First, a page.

Disimprove (v. t.) To make worse; -- the opposite of improve.
Dochmius (n.) A foot of five syllables (usually / -- -/ -).
Document (n.) An original or official paper relied upon as the basis, proof, or support of anything else; -- in its most extended sense, including any writing, book, or other instrument conveying information in the case; any material substance on which the thoughts of men are represented by any species of conventional mark or symbol.
Dream (n.) To have ideas or images in the mind while in the state of sleep; to experience sleeping visions; -- often with of; as, to dream of a battle, or of an absent friend.
Dream (v. t.) To have a dream of; to see, or have a vision of, in sleep, or in idle fancy; -- often followed by an objective clause.
Duckmeat (n.) Alt. of Duck's-meat
Dynamo (n.) A dynamo-electric machine.
Eczema (n.) An inflammatory disease of the skin, characterized by the presence of redness and itching, an eruption of small vesicles, and the discharge of a watery exudation, which often dries up, leaving the skin covered with crusts; -- called also tetter, milk crust, and salt rheum.
Effeminacy (n.) Characteristic quality of a woman, such as softness, luxuriousness, delicacy, or weakness, which is unbecoming a man; womanish delicacy or softness; -- used reproachfully of men.
Effeminate (a.) Womanlike; womanly; tender; -- in a good sense.
Elasmosaurus (n.) An extinct, long-necked, marine, cretaceous reptile from Kansas, allied to Plesiosaurus.
Endemic (a.) Belonging or native to a particular people or country; native as distinguished from introduced or naturalized; hence, regularly or ordinarily occurring in a given region; local; as, a plant endemic in Australia; -- often distinguished from exotic.
Entomophaga (n. pl.) A group of edentates, including the ant-eaters.
Entomophilous (a.) Fertilized by the agency of insects; -- said of plants in which the pollen is carried to the stigma by insects.
Ephemeral (a.) Short-lived; existing or continuing for a short time only.
Estimate (v. t.) To judge and form an opinion of the value of, from imperfect data, -- either the extrinsic (money), or intrinsic (moral), value; to fix the worth of roughly or in a general way; as, to estimate the value of goods or land; to estimate the worth or talents of a person.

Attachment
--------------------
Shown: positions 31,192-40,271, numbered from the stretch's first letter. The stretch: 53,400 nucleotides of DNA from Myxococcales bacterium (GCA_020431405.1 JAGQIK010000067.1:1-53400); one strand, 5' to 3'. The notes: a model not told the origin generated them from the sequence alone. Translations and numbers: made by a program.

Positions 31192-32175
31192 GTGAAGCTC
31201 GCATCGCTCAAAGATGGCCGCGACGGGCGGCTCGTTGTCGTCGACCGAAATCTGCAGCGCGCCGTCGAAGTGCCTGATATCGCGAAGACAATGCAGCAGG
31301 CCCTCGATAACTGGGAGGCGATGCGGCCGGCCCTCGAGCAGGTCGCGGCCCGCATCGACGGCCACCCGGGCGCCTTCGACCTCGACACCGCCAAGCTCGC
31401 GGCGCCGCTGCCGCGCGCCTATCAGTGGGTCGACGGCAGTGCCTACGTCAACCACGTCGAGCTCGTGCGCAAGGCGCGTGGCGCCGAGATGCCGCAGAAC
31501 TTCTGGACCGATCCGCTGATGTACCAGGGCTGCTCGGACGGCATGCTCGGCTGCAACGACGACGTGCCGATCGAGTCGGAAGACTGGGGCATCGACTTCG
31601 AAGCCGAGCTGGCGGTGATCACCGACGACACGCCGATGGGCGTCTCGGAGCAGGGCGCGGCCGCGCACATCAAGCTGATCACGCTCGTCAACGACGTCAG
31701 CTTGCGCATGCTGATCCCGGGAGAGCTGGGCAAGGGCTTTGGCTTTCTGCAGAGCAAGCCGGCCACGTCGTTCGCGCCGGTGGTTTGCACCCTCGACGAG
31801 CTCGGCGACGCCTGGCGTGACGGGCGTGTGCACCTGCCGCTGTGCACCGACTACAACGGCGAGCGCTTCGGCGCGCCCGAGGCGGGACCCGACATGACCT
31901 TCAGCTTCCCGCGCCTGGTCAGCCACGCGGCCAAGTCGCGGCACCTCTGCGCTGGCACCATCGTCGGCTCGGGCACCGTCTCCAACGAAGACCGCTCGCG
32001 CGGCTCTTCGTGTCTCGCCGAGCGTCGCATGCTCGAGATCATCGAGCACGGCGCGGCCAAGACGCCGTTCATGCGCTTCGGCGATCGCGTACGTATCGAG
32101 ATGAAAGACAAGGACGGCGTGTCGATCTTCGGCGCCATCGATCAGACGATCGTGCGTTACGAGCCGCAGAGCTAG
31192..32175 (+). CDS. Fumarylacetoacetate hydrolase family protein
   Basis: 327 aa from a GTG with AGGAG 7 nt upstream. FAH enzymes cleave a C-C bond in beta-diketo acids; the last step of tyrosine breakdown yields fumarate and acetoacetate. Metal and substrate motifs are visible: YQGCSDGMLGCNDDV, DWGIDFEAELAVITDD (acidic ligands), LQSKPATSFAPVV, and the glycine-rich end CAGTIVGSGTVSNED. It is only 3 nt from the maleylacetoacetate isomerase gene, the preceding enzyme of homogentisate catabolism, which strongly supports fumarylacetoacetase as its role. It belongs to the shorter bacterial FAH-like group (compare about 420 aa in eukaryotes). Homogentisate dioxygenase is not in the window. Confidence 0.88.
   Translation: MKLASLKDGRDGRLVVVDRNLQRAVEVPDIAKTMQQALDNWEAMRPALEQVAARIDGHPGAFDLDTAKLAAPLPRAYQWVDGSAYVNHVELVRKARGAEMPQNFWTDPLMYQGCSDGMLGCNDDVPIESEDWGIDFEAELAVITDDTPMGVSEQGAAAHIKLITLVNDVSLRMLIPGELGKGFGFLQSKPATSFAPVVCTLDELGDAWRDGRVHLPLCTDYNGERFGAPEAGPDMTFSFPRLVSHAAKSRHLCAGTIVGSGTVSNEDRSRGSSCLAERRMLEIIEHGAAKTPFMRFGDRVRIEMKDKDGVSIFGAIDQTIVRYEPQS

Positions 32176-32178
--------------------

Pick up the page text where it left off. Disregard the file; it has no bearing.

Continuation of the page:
Eunomy (n.) Equal law, or a well-adjusted constitution of government.
Evermore (adv.) During eternity; always; forever; for an indefinite period; at all times; -- often used substantively with for.
Excambie (v. t.) To exchange; -- used with reference to transfers of land.
Excambium (n.) Exchange; barter; -- used commonly of lands.
Exosmose (n.) The passage of gases, vapors, or liquids thought membranes or porous media from within outward, in the phenomena of osmose; -- opposed to endosmose. See Osmose.
Extemporaneous (a.) Composed, performed, or uttered on the spur of the moment, or without previous study; unpremeditated; off-hand; extempore; extemporary; as, an extemporaneous address or production.
Extemporize (v. t.) To do, make, or utter extempore or off-hand; to prepare in great haste, under urgent necessity, or with scanty or unsuitable materials; as, to extemporize a dinner, a costume, etc.
Footman (n.) A moth of the family Lithosidae; -- so called from its livery-like colors.
Frogmouth (n.) One of several species of Asiatic and East Indian birds of the genus Batrachostomus (family Podargidae); -- so called from their very broad, flat bills.
Gonimous (a.) Pertaining to, or containing, gonidia or gonimia, as that part of a lichen which contains the green or chlorophyll-bearing cells.
Goodman (n.) A familiar appellation of civility, equivalent to "My friend", "Good sir", "Mister;" -- sometimes used ironically.
Goodman (n.) A husband; the master of a house or family; -- often used in speaking familiarly.
Grimme (n.) A West African antelope (Cephalophus rufilotus) of a deep bay color, with a broad dorsal stripe of black; -- called also conquetoon.